In addition, outcomes are only discussed from the perspective of parents. This is because:

  • available achievement data was not reported due to the minimal time PSKH students at NCEA level have been in PSKH
  • no comparison cohort was identified to compare outcomes of the PSKH cohort
  • limitations in the administrative data:
    • attendance data was not sufficiently robust to be included
    • we were unable to compare quality of outcomes with outcomes that had been achieved at previous schools or to accurately identify where students went after exiting.

About the report

Part 1 of this report provides a brief overview of the evaluation's key messages and presents summary findings for each year of the evaluation. The differing focuses for each year of the evaluation limited our ability to draw overall conclusions. Full details of findings for Years 1 and 2 are contained in previous reports.6

This is the first time that Year 3 findings have been reported - the summary for Year 3 is therefore more detailed than the summaries for Years 1 and 2.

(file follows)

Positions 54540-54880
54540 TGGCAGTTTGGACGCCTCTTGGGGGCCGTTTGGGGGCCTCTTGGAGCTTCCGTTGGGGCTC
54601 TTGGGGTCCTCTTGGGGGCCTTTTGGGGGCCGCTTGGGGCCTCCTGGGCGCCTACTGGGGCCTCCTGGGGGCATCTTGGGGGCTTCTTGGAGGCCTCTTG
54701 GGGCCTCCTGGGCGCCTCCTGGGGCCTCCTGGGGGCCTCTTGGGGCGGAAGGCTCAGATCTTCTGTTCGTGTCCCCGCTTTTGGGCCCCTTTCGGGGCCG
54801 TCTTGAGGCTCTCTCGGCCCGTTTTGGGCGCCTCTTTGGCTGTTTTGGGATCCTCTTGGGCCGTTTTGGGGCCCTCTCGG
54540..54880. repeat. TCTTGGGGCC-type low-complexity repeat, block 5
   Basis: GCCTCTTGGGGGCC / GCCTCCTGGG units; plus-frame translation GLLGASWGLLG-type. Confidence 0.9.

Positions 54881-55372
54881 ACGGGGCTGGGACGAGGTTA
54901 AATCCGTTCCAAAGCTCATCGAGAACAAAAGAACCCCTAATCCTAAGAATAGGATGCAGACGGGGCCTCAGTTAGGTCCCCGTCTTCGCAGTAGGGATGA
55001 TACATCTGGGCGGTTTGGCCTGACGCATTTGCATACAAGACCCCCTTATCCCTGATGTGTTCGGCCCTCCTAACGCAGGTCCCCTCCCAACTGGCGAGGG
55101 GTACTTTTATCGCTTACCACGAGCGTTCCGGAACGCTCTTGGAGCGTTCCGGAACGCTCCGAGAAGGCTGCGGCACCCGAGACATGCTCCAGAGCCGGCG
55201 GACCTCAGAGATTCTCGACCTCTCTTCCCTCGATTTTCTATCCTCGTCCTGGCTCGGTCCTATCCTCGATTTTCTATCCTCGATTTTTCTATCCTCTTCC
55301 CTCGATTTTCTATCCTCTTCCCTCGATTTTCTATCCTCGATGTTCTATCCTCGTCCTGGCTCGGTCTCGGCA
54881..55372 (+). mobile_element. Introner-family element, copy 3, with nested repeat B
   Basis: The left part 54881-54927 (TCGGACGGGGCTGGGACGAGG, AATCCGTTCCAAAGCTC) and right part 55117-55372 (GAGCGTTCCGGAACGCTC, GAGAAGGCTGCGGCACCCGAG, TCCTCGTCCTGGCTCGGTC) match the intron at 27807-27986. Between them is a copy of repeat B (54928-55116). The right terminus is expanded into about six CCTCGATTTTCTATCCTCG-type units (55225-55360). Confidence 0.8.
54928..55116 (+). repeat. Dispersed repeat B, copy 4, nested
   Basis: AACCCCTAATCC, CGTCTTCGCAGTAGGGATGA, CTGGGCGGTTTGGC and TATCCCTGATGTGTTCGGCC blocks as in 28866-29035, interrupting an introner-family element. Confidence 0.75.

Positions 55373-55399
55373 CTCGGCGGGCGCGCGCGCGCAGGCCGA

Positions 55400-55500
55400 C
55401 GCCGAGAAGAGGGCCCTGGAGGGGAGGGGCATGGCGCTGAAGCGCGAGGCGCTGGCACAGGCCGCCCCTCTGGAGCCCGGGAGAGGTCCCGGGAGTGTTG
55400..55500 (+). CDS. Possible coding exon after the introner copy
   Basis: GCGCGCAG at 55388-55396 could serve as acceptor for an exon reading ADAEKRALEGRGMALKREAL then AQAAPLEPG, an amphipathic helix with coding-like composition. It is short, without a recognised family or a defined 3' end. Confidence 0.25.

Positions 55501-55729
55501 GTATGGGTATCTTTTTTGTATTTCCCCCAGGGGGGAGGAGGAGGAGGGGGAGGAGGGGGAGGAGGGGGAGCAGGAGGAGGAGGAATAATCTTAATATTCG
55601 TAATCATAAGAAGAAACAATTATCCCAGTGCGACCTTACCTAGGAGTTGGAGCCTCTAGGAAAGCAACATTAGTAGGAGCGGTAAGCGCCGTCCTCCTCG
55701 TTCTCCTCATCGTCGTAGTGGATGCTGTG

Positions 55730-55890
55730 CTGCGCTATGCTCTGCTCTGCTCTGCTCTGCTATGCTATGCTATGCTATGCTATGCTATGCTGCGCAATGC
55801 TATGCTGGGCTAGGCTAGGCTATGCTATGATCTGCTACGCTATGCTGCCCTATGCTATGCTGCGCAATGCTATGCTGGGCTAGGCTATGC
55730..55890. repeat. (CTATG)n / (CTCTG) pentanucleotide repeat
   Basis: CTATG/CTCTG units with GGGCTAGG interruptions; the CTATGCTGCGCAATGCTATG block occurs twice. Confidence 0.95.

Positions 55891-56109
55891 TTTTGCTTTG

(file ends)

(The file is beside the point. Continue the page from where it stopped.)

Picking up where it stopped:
Parts 2, 3 and 4 provide further detail on Year 3.

  • Part 2 introduces the Year 3 findings and includes the evaluation questions and the methodology.
  • Part 3 gives the detailed findings of the Year 3 administrative data analysis.
  • Part 4 gives the detailed findings from the Year 3 surveys.

Footnotes

  1. Regulatory Impact Statment Developing and Implementing a New Zealand Model of Charter Schools.
  2. Appendix 1 gives details of the eight schools/kura in scope.
  3. MartinJenkins, November 2014, Evaluation Plan: Partnership School | Kura Hourua Policy, Final Report Prepared for the Ministry of Education, New Zealand.
  4. In 2017 a representative from the in scope PSKH schools/kura also joined the EWG.
  5. It is not unusual to achieve low response rates from people who have left/stopped using a service or initiative.
  6. The full Year 1 report (including details on methodology and evaluative judgements) can be found here: Innovations in Partnership Schools Kura HouruaThe full Year 2 report (including details on methodology and evaluative judgements) can be found here: Evaluation of Partnership Schools | Kura Hourua Policy.